Starring Ashton Kutcher and Amy Smart. Rated 14A.
Although Dan Savage would probably disagree, Ashton Kutcher's eyelashes and abs are not enough to make him convincing leading-man material. His grinning, slacker-puppy persona seems particularly off-key with The Butterfly Effect's darker explorations of fate. The last thing you want when you're trying to build a supernatural thriller is some goof wondering, "Dude, where's my time-travelling psychogenic ability to alter destiny?"
Named for the part of chaos theory that says even tiny events can alter the universe, the Vancouver-lensed film follows Evan Treborn. As a child, he blacks out every time something traumatic happens, which is a lot. This guy attracts bad luck the way Paris Hilton attracts farm boys, whether it's witnessing childhood pranks going murderously wrong or having his institutionalized, insane father (Callum Keith Rennie) lunge at his throat. Years later, as a psych major, Evan is reunited with one of the girls who shared his pain (Amy Smart), and her sad situation leads him to a discovery that's best left unanalyzed: by reading through his old, unfinished diaries he can actually return to the events that were erased from his memory, and even try to alter them. But as those who have seen anything from Final Destination to The Twilight Zone know, you can't tamper with the past or something else goes awry.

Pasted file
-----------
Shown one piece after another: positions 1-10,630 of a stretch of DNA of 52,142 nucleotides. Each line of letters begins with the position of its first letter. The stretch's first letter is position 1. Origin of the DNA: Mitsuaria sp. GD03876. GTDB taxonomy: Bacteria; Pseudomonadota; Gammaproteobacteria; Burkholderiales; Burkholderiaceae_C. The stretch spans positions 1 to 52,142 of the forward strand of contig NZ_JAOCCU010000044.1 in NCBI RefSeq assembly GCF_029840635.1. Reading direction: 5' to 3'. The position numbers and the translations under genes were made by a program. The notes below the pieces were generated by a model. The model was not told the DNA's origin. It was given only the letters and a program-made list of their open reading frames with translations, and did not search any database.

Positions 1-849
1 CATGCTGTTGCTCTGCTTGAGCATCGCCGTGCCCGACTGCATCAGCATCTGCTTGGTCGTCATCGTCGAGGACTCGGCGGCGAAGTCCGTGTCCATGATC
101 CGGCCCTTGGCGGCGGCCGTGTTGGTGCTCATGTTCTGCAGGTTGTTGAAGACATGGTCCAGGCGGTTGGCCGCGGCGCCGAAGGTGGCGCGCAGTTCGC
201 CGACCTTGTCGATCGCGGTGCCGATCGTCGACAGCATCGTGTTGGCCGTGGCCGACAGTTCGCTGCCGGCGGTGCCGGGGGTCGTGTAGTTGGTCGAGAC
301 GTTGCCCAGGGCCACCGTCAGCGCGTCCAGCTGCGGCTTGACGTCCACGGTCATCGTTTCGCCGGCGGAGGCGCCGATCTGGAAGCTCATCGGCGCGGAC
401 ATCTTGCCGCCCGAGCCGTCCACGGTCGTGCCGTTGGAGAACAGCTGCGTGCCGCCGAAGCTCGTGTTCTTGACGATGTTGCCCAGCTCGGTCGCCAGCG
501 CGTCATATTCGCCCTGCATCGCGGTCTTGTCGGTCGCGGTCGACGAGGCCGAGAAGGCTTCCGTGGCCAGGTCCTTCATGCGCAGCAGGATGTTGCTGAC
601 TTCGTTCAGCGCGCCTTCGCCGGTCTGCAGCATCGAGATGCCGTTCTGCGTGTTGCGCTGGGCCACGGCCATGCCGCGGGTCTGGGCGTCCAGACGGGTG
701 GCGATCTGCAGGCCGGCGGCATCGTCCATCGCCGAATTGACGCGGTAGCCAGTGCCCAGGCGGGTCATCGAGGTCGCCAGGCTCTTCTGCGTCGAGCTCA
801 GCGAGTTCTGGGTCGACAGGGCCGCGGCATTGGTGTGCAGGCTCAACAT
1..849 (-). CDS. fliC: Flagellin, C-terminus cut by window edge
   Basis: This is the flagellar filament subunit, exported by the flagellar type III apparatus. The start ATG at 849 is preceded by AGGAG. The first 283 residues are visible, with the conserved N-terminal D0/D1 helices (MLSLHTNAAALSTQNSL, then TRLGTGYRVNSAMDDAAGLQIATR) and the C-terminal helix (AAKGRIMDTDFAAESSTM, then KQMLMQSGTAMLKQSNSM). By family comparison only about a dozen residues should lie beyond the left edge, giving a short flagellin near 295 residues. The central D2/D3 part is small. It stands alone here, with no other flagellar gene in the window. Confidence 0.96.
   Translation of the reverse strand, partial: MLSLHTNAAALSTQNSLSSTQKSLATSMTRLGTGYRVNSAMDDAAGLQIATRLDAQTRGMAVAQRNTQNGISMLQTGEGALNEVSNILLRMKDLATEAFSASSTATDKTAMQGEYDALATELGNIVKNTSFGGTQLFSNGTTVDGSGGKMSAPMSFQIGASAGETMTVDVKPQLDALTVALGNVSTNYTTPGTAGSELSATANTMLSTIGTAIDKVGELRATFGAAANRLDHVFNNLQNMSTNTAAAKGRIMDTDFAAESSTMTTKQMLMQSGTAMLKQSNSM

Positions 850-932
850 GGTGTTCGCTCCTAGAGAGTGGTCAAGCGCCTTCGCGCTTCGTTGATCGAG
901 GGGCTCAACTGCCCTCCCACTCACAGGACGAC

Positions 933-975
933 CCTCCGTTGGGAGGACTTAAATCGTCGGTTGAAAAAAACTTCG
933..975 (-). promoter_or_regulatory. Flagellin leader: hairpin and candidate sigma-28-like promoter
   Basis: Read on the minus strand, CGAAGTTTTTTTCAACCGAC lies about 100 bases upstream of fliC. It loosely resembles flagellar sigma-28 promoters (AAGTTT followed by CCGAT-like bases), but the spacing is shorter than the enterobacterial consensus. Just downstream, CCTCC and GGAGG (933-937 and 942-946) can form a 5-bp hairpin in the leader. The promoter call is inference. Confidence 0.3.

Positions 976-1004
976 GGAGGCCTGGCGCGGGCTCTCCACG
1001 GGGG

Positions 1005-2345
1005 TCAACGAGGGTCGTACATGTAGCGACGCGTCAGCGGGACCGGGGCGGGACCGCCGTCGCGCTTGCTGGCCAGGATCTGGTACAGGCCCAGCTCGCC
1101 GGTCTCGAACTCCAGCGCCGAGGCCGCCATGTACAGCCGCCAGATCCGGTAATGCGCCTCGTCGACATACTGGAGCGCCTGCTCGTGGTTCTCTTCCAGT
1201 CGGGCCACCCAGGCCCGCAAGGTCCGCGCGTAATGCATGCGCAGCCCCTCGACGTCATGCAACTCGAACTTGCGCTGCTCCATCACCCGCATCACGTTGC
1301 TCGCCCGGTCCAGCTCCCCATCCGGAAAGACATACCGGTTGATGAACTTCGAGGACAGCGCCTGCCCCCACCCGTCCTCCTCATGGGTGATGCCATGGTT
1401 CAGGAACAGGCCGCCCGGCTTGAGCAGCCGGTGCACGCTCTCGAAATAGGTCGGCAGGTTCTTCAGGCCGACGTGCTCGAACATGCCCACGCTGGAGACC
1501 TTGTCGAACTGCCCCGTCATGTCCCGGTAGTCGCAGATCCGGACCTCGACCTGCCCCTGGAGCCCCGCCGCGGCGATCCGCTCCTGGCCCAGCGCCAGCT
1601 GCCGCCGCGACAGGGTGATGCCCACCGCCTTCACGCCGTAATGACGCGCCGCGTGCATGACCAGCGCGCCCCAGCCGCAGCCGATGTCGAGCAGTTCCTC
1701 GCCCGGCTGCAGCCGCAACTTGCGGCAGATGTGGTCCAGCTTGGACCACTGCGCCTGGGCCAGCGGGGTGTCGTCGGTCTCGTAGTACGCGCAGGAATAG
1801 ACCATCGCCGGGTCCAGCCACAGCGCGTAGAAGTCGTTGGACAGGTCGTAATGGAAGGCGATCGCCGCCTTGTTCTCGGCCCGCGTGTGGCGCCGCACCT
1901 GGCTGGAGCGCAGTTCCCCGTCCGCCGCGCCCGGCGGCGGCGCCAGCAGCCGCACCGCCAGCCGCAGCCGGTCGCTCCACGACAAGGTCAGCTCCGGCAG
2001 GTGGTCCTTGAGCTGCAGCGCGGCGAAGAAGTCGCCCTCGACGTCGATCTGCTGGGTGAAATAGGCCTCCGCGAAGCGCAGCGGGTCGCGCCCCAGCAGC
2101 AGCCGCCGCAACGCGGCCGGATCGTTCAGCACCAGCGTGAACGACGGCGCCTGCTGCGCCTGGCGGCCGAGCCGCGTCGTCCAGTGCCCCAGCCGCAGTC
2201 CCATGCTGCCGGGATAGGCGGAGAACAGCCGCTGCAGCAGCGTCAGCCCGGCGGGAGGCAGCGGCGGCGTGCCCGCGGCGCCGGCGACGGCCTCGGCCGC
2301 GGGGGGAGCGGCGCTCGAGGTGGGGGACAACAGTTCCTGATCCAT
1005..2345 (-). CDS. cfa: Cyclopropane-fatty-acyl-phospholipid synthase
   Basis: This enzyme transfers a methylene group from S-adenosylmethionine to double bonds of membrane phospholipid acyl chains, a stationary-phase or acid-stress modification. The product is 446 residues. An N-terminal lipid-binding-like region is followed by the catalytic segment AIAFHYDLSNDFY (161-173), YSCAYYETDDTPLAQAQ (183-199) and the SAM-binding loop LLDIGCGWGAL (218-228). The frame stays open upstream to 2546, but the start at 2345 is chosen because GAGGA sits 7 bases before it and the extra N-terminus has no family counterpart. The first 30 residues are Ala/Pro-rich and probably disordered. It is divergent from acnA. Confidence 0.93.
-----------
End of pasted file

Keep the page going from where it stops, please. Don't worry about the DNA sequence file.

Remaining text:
Writer-directors Eric Bress and J. Mackye Gruber's trick is in moving things along quickly and suspensefully enough that you're often too busy being entertained to question how preposterous the premise is. One main drawback is that they resort to such clichéd scenarios: if characters aren't sorority sisters, they're crack whores; jails make Oz look like a holiday resort; and insane asylums look straight out of the 19th century. Another is that Gruber and Bress exploit such distasteful themes as prison rape, animal torture, and kiddie porn as scare tactics. (That last one is abetted by a particularly embarrassing cameo by Eric Stoltz, who swills Scotch oh so threateningly.) Such unsubtle treatment of sick subject matter isn't helped by Kutcher, who seems to treat everything with the same dazed and confused tone.
Obviously, the actor (who's also one of the exec producers) is trying to reinvent himself beyond the permastoner he plays on That '70s Show. Although his legion of teen fans, and maybe Mr. Savage, will undoubtedly flock to the film, those looking for a creepy-smart supernatural mindfuck might end up feeling Punk'd.